Fascism with Indian Characteristics
THIS EVENT IS ARCHIVED
Dr Benjamin Zachariah (University of Trier, Germany)
Date: 10 March 2020Time: 5:00 PM
Finishes: 10 March 2020Time: 7:00 PM
Venue: Russell Square: College Buildings Room: Djam Lecture Theatre (DLT)
Type of Event: Seminar
I propose here to tell the story of Indian fascism, its background in ideas, its common heritage with European fascisms, its own specific heritage, and its development in India in the course of the twentieth century. Fascism, as it emerged after the First World War, drew upon a heritage of ideas about racial hierarchies, organic nations and nationalisms, and crises of purity of race and nation. A working definition of fascism is required here, and we shall work with the idea of a ‘fascist repertoire’, which is a repertoire in which India(ns) contributed independently rather than imitatively. A ‘fascist minimum’ argument relies on an agreed-upon set of attributes without which a political movement is not yet, or not quite, fascism, whereas a ‘fascist repertoire’ argument is less concerned with a check-list of elements, all of which have to be present in order for the movement to meet the minimum qualification as properly fascist (and if we use this approach, we cannot properly distinguish between a fascist movement in search of state power and one that has already captured state power). We are concerned here with a wider repertoire from which ideologues have the agency to choose. The repertoire tends to include an organic and primordial nationalism; a(n aspiration towards a) controlling statism that disciplines the members of the organic nation to act as, for, and in that organic (or völkisch) nation. That nation must therefore be duly purified and preserved, in the service of which a tendency towards national discipline is invoked, very often taking the form of paramilitary mobilisation; and the coherence of the repertoire is maintained by invoking a sense of continuous crisis and the potential for decay of the organic nation if that discipline and purity is not preserved.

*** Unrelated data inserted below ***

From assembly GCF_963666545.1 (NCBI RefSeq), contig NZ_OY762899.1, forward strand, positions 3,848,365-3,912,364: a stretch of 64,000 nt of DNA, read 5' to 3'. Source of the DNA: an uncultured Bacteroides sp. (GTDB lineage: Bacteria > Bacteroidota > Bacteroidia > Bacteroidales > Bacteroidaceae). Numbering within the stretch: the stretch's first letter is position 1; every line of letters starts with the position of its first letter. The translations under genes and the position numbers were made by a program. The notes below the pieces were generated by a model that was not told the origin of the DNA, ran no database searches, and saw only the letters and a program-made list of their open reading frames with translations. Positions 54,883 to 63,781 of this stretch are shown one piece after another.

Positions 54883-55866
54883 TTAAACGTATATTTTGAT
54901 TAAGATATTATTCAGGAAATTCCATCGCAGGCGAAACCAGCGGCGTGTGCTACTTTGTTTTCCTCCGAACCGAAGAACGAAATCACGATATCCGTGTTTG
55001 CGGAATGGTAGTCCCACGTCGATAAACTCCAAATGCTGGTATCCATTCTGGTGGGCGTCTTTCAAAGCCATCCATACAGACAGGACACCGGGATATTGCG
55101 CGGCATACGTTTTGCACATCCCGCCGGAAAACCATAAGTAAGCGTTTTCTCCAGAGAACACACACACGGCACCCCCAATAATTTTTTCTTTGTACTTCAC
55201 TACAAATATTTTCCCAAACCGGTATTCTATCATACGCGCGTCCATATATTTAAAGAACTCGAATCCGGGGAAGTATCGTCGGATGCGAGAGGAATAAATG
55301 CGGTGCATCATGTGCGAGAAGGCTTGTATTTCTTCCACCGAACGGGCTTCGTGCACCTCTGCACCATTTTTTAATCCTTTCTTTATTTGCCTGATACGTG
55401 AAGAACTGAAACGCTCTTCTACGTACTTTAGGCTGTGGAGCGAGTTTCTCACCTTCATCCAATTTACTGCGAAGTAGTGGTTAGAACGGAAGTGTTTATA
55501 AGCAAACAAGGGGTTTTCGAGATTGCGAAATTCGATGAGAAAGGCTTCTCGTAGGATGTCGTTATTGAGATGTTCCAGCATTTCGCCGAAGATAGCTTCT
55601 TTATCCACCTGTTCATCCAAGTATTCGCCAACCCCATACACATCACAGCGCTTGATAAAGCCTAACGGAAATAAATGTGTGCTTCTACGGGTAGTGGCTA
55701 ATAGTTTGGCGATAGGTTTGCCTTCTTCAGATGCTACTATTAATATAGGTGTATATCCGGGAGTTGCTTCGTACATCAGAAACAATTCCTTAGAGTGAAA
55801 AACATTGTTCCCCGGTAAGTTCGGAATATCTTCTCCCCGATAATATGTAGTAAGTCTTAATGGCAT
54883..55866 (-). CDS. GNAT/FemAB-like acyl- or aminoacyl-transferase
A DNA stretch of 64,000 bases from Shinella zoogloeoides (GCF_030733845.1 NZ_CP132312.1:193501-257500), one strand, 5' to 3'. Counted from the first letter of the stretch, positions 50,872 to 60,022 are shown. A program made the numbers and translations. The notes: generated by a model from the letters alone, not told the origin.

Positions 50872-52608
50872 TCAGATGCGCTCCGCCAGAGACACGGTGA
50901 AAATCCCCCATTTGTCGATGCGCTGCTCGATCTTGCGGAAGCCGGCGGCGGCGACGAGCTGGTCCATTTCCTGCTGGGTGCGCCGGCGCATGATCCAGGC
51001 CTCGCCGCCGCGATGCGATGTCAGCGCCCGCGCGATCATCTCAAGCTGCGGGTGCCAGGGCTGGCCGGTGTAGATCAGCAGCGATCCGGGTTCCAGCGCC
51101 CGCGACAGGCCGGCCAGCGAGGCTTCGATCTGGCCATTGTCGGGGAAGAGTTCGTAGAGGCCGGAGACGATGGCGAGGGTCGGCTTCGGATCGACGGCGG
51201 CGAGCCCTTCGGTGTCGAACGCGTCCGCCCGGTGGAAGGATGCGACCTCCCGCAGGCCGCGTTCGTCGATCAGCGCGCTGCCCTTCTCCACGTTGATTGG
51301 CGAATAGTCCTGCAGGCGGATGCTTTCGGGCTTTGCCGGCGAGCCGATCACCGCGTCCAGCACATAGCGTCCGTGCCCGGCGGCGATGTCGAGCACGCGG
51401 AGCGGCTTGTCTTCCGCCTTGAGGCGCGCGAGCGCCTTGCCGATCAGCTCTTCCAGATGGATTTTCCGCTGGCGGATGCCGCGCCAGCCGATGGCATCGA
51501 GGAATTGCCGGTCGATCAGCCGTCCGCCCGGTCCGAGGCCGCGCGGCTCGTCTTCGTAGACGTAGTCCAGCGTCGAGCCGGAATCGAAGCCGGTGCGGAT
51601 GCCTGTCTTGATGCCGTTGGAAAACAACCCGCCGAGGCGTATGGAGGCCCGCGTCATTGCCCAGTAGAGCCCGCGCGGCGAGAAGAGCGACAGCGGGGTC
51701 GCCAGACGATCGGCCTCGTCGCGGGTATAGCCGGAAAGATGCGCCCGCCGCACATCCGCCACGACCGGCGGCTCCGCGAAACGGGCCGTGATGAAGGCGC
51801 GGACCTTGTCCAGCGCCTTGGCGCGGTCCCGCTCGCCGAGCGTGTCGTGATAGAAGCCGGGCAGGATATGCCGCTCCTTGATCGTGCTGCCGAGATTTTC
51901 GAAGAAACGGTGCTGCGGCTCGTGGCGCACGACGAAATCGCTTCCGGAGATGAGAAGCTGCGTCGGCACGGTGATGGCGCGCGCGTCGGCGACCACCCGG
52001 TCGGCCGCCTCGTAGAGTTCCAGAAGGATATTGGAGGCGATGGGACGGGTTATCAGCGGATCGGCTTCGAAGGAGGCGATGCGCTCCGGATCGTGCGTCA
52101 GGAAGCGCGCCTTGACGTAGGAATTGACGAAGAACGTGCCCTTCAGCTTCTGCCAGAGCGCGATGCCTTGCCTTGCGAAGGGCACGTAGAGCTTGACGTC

Benjamin Zachariah read history at Presidency College, Calcutta, and at Trinity College, Cambridge, where he obtained a PhD at the end of the previous century. He has taught in the UK, India and Germany, and is currently a senior research fellow at the University of Trier, Germany. His most recent book is After the Last Post: The Lives of Indian Historiography (De Gruyter/Oldenbourg, 2019). He has worked on the developmental imagination, the Nehruvian state, decolonisation, and the movement across the world of the major ideas of the first half of the twentieth century. He is currently working on global völkisch and fascist ideas and their connections with India, and on the potential value of a non-Eurocentric understanding of fascism.
Organiser: Feyzi Ismail (email@example.com)